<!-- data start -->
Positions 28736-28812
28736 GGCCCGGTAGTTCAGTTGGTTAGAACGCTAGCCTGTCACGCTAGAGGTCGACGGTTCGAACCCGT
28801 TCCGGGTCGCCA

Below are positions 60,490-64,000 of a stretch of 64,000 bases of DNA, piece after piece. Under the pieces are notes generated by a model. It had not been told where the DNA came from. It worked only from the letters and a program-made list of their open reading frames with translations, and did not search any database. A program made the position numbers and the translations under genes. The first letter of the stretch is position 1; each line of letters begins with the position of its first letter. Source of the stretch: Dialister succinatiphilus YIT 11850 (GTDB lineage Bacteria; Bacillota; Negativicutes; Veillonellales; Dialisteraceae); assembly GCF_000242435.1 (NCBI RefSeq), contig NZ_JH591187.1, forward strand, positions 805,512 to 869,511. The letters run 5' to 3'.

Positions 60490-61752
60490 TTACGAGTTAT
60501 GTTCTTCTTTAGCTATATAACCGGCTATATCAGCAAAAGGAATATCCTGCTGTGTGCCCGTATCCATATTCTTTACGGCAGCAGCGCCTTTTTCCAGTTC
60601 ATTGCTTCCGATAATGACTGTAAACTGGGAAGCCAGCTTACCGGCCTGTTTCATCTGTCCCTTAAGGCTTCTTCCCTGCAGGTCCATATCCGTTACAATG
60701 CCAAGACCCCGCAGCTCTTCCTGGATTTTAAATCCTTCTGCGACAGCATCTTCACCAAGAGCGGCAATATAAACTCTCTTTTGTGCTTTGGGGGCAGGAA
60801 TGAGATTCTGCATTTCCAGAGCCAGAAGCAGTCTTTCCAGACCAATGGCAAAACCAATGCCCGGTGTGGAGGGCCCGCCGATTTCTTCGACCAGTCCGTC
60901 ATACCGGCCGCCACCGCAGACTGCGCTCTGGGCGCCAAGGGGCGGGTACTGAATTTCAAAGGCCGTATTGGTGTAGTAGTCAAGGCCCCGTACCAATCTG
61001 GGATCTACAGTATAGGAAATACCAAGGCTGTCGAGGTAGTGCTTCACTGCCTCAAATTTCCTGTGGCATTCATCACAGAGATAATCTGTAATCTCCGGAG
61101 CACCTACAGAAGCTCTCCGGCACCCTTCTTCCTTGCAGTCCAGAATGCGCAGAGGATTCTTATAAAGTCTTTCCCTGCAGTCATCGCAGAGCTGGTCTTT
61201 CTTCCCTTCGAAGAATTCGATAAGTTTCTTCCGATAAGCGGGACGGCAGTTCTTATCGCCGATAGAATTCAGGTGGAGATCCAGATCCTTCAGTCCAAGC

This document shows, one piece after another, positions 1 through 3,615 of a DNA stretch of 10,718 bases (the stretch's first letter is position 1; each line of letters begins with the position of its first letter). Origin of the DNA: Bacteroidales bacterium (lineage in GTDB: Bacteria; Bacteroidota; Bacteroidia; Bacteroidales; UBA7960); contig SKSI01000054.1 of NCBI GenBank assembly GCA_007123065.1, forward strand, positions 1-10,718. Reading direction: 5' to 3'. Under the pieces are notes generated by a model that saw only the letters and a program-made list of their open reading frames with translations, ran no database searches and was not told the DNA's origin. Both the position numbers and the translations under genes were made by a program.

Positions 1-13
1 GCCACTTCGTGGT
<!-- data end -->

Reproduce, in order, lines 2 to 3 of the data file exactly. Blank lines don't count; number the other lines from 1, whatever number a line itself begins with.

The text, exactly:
28736 GGCCCGGTAGTTCAGTTGGTTAGAACGCTAGCCTGTCACGCTAGAGGTCGACGGTTCGAACCCGT
28801 TCCGGGTCGCCA